By ANNE STANTON
---- — TRAVERSE CITY-- In January, Northwestern Michigan College teachers role-played a penniless existence to give them a glimpse of what some students endure.
"In the debriefing afterward, a faculty member pointed out that some of us are living at poverty level and facing the very same issues," said Teresa Scollon, 50, who teaches half-time at NMC.
Scollon is an adjunct, defined as a part-time instructor who works on contract. The college's 212 adjuncts have no real job security, no health benefits and no way to buy into them. They earn about $10,000 a year for teaching a half-time load of classes.
The campus is buzzing about the efforts of a Faculty Compensation Review Committee, which will announce its findings next spring.
The committee began its job by first defining a set of value statements, including: "We believe in a fair wage."
Fairness is key
Adjuncts say fairness is the key issue. Full-time instructors earn $40,772 to $81,546 with health benefits, sick pay, tuition benefits, and vacation.
Adjuncts interviewed for this article calculate they earn about $10 to $13 an hour. They receive tuition benefits and may participate in a retirement plan.
Jim Press, a full-time NMC instructor who sits on the compensation committee, said the analysis is daunting. It's not a strictly apples-to-apples comparison, he said.
Full-time staffers also serve on committees, mentor and manage adjuncts, develop class materials, shape policy, meet with students, attend meetings, and set learning goals, Press said.
NMC now relies on 209 part-time contractors, in step with community colleges and universities across the country, said Mark Howell, a full-time communications instructor.
"It's easier and cheaper for schools to hire part-time help. You've got part-time instructors who are very qualified, very skilled and doing almost full-time work. It's not fair, and it's not right, but it's also very difficult to change," he said.
NMC ranks sixth among 28 Michigan community colleges in the ratio of adjuncts to full-time staff.
NMC President Tim Nelson said he's aware the trend can go too far.
"The percentage of part-time and full-time is something we have to watch very carefully," Nelson said. "If you go too far, you will change forever the culture of the institution and not be able to do the things you need to do."
Adjuncts sought and received a greater voice. For the first time in NMC history, an adjunct was allowed to sit on the Faculty Council. Susan Odgers was elected to the position, and also sits on the compensation review committee.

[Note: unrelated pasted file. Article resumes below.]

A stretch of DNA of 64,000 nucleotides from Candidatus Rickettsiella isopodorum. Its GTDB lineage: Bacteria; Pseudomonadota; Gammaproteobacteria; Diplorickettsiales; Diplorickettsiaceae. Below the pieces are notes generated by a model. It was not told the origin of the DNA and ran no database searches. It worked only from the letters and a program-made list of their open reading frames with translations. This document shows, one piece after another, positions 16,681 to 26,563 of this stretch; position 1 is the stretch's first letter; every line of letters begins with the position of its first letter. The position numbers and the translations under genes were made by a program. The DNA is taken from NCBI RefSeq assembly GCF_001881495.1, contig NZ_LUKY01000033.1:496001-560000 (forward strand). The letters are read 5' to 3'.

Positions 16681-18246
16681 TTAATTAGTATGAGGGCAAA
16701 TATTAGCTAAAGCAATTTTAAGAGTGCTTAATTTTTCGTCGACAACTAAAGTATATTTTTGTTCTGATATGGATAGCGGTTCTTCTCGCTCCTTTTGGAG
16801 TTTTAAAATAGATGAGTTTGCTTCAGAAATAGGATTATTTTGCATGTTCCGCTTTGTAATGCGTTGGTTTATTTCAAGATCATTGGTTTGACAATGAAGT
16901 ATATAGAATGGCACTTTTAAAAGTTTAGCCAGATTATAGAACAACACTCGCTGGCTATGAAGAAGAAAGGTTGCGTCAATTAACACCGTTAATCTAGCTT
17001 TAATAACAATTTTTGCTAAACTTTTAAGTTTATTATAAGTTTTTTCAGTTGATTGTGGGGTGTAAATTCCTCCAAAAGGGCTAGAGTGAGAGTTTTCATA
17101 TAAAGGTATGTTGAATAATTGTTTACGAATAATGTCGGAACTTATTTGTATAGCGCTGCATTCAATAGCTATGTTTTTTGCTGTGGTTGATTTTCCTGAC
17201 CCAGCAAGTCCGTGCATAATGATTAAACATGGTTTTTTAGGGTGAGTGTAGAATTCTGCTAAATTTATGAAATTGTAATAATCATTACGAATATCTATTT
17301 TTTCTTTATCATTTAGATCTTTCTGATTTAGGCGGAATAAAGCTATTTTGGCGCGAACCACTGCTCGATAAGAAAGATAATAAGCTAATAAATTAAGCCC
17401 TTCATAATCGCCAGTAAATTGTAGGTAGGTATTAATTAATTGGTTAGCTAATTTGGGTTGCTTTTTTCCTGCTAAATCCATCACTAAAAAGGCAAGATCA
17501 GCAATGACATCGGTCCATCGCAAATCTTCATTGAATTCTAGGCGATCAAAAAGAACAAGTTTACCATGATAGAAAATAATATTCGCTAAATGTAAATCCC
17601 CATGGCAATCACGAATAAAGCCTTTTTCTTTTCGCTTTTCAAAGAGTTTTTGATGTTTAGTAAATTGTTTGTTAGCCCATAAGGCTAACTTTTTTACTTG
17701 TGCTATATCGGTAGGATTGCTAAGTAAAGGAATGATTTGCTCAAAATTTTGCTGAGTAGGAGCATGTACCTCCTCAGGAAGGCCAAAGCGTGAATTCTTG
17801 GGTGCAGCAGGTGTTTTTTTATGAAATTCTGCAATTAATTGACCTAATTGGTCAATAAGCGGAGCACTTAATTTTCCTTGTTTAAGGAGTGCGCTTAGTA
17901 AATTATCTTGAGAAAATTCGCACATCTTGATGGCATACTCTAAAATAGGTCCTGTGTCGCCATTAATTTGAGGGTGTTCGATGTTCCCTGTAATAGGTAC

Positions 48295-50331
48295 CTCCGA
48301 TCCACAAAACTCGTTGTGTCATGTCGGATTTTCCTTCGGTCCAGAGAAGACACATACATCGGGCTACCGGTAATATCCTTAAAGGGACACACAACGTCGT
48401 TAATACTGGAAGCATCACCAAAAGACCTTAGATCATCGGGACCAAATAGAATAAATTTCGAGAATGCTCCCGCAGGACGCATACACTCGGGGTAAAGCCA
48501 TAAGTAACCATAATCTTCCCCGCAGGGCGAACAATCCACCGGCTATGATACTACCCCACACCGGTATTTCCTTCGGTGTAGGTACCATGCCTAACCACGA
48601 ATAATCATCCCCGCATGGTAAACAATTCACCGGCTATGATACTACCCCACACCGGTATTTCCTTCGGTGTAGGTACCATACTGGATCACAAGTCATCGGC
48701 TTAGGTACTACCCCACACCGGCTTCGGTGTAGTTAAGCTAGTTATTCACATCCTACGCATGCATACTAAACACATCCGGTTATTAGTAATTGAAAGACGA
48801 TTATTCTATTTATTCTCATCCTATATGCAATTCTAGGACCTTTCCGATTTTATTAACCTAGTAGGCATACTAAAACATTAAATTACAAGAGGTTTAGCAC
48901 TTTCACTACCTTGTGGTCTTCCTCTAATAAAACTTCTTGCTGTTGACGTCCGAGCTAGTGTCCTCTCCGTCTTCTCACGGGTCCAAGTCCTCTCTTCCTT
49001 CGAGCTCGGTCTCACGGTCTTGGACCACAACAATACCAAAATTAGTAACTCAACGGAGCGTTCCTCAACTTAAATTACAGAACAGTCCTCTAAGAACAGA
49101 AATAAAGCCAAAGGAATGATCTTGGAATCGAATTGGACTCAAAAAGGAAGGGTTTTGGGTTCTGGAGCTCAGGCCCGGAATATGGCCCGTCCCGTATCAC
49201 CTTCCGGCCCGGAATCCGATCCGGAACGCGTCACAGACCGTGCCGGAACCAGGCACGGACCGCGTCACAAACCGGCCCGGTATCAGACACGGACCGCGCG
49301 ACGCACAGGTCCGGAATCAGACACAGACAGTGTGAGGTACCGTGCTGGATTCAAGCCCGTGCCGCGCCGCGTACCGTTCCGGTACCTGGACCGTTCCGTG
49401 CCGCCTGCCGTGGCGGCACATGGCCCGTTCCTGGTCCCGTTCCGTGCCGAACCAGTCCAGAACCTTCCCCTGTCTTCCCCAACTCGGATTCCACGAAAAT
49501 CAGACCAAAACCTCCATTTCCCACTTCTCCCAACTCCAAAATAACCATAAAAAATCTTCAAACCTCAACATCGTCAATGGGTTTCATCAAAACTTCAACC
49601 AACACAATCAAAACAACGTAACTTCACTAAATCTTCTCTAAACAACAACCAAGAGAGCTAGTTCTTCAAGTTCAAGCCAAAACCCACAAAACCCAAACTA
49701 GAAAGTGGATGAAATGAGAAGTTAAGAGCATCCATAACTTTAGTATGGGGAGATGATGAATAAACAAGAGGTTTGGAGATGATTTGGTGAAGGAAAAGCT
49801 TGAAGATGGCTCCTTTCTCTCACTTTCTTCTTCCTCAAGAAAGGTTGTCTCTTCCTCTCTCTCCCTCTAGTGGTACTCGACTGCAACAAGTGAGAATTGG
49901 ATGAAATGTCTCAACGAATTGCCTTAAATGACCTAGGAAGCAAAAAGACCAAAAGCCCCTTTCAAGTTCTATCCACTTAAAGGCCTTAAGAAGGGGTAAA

"These are huge steps," Howell said. "It would be irresponsible not to take their needs into consideration."
Reliance on adjuncts worries some
In a 2008 survey, the vast majority of adjuncts said they receive excellent support. But only 38 percent said they were satisfied with the salary scale.
The growing reliance on adjuncts is ominous for educated professionals who can't make a livable wage, Scollon said.
"What's at stake here is, is it possible to make a living as a teacher? That's what it boils down to," said Scollon, who holds two master's degrees. "NMC has been a great place to work in all things except pay. It's increasingly evident that the top of the house does not understand the conditions we're living under."
Some adjuncts such as Terri Reisig, 63, don't mind the pay, which supplements her full-time public school salary. The NMC job has made her a better high school teacher with its intellectual challenges and collegial rapport. And the communications staff provides her with a syllabus, assignments and exams.
"For me, it's the perfect fit," she said.
Humanities adjunct Dorothy Eisenstein, 53, said there's an impression that adjuncts simply show up, teach and leave. But she designed her humanities class that teaches dance history, choreography, and techniques.
She also organizes a concert at Milliken Auditorium each year to showcase her advanced dance students. Eisenstein said her love for dance and teaching has kept her on the adjunct job for 17 years.
To make ends meet, she teaches private dance lessons and sells clothes at Raven's Child downtown.
"A lot of people look at Dorothy and recognize her as the dance department," Howell said.
Sam Niemi, 32, just finished his first semester teaching accounting, a more challenging task than he expected. He acknowledged the $10.50 hourly rate was low, but he beefed up his resume, gained teaching skills and made future contacts. He works full-time, so money wasn't a huge factor.
"I think if someone is going to be an adjunct instructor, it shouldn't be for their livelihood. If it is, they need to find a new job," he said.